Author(s): Bhakta N, Liu Q, Yeo F, Baassiri M, Ehrhardt MJ,
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Abstract BACKGROUND: The magnitude of cardiovascular morbidity in paediatric, adolescent, and young adult survivors of Hodgkin's lymphoma is not known. Using medically ascertained data, we applied the cumulative burden metric to compare chronic cardiovascular health conditions in survivors of Hodgkin's lymphoma and general population controls. METHODS: For this study, participant data were obtained from two ongoing cohort studies at St Jude Children's Research Hospital: the St Jude Lifetime Cohort Study (SJLIFE) and the St Jude Long-term Follow-up Study (SJLTFU). SJLIFE is a cohort study initiated on April 27, 2007, to enable longitudinal clinical evaluation of health outcomes of survivors of childhood cancer treated or followed at St Jude Children's Research Hospital, and SJLTFU is an administrative system-based study initiated in 2000 to collect outcome and late toxicity data for all patients treated at the hospital for childhood cancer. The patient cohort for our study was defined as patients treated at St Jude Children's Research Hospital who reached 18 years of age and were at least 10 years post-diagnosis of pathologically confirmed primary Hodgkin's lymphoma. Outcomes in the Hodgkin's lymphoma survivors were compared with a sample of SJLIFE community control participants, aged 18 years or older at the time of assessment, frequency-matched based on strata defined by 5-year age blocks within each sex, who were selected irrespective of previous medical history. All SJLIFE participants underwent assessment for 22 chronic cardiovascular health conditions. Direct assessments, combined with retrospective clinical reviews, were used to assign severity to conditions using a modified Common Terminology Criteria of Adverse Events (CTCAE) version 4.03 grading schema. Occurrences and CTCAE grades of the conditions for eligible non-SJLIFE participants were accounted for by multiple imputation. The mean cumulative count (treating death as a competing risk) was used to estimate cumulative burden. FINDINGS: Of 670 survivors treated at St Jude Children's Research Hospital, who survived 10 years or longer and reached age 18 years, 348 were clinically assessed in the St Jude Lifetime Cohort Study (SJLIFE); 322 eligible participants did not participate in SJLIFE. Age and sex frequency-matched SJLIFE community controls (n=272) were used for comparison. At age 50 years, the cumulative incidence of survivors experiencing at least one grade 3-5 cardiovascular condition was 45·5\% (95\% CI 36·6-54·3), compared with 15·7\% (7·0-24·4) in community controls. The survivor cohort at age 50 experienced a cumulative burden of 430·6 (95\% CI 380·7-480·6) grade 1-5 and 100·8 (77·3-124·3) grade 3-5 cardiovascular conditions per 100 survivors; these numbers were appreciably higher than those in the control cohort (227·4 [192·7-267·5] grade 1-5 conditions and 17·0 [8·4-27·5] grade 3-5 conditions per 100 individuals). Myocardial infarction and structural heart defects were the major contributors to the excess grade 3-5 cumulative burden in survivors. High cardiac radiation dose (≥35 Gy) was associated with an increased proportion of grade 3-5 cardiovascular burden, whereas increased anthracyline dose was not. INTERPRETATION: The true effect of cardiovascular morbidity in paediatric, adolescent, and young adult survivors of Hodgkin's lymphoma is reflected in the cumulative burden. Survivors aged 50 years will experience more than two times the number of chronic cardiovascular health conditions and nearly five times the number of more severe (grade 3-5) cardiovascular conditions compared with community controls and, on average, have one severe, life-threatening, or fatal cardiovascular condition. The cumulative burden metric provides a more comprehensive approach for assessing overall morbidity compared with currently used cumulative incidence based analytic methodologies, and will assist clinical researchers when designing future trials and refining general practice screening guidelines. FUNDING: US National Cancer Institute, St Baldrick's Foundation, and American Lebanese Syrian Associated Charities. Copyright © 2016 Elsevier Ltd. All rights reserved.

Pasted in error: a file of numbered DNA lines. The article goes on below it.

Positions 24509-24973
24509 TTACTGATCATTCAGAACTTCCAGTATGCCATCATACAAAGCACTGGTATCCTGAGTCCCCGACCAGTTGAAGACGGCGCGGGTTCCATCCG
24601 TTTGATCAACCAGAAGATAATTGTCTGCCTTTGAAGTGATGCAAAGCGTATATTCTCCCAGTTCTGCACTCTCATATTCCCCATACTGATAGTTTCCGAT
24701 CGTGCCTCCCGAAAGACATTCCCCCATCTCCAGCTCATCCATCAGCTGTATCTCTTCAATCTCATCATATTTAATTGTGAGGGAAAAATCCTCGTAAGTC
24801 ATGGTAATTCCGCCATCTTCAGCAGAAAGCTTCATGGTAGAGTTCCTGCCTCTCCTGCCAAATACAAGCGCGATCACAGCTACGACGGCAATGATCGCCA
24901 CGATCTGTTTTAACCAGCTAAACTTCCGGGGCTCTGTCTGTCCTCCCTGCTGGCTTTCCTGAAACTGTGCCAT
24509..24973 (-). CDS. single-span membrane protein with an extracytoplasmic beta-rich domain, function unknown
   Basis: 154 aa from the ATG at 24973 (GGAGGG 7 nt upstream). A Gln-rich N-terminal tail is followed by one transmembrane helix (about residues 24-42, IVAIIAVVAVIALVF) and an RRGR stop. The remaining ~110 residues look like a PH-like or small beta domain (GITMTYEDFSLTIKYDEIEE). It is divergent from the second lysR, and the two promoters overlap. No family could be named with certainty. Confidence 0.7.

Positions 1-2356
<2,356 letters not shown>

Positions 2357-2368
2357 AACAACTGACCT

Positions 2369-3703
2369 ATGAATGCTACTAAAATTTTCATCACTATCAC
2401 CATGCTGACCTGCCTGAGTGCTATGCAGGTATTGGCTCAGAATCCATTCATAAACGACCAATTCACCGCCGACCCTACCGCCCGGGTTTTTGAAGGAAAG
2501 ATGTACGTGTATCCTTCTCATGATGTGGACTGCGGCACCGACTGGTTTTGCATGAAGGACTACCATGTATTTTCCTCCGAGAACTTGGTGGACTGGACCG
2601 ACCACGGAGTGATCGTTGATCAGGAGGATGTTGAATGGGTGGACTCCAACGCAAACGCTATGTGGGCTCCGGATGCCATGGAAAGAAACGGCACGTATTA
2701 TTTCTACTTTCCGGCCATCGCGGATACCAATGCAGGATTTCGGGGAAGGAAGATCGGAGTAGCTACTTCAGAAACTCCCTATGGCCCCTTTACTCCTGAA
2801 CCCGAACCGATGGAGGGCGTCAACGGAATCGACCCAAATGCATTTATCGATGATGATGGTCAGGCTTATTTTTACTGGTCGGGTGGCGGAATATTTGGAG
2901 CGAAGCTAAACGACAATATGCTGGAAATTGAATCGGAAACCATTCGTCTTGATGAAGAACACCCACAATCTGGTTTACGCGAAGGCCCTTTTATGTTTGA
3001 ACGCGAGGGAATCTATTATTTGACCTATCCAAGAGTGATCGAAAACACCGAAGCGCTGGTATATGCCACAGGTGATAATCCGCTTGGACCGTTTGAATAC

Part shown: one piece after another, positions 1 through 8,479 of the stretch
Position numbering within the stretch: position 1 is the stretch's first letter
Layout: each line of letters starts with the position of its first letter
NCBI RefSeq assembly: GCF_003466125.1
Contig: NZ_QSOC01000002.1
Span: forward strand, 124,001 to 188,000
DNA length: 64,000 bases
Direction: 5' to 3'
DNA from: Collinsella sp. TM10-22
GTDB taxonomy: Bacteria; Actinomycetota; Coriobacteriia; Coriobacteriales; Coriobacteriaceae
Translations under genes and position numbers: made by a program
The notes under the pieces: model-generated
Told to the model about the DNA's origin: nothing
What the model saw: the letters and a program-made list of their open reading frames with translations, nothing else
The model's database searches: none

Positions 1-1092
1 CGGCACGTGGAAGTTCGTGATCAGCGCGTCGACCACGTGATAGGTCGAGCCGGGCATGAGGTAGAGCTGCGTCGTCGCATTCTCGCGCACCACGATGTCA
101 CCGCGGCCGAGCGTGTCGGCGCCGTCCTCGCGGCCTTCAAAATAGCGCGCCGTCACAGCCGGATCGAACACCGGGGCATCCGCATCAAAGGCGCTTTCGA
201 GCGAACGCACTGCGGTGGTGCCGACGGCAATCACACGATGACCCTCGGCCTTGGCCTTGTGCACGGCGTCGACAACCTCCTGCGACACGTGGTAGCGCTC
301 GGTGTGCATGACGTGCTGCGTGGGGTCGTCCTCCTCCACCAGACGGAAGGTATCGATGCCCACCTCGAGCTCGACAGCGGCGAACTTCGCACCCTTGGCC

This article was published in Lancet Oncol
and referenced in Journal of Proteomics & Bioinformatics